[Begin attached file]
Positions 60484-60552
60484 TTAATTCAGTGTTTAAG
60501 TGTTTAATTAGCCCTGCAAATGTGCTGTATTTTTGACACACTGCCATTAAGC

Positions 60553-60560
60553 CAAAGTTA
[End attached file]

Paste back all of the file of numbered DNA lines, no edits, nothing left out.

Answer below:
Positions 60484-60552
60484 TTAATTCAGTGTTTAAG
60501 TGTTTAATTAGCCCTGCAAATGTGCTGTATTTTTGACACACTGCCATTAAGC

Positions 60553-60560
60553 CAAAGTTA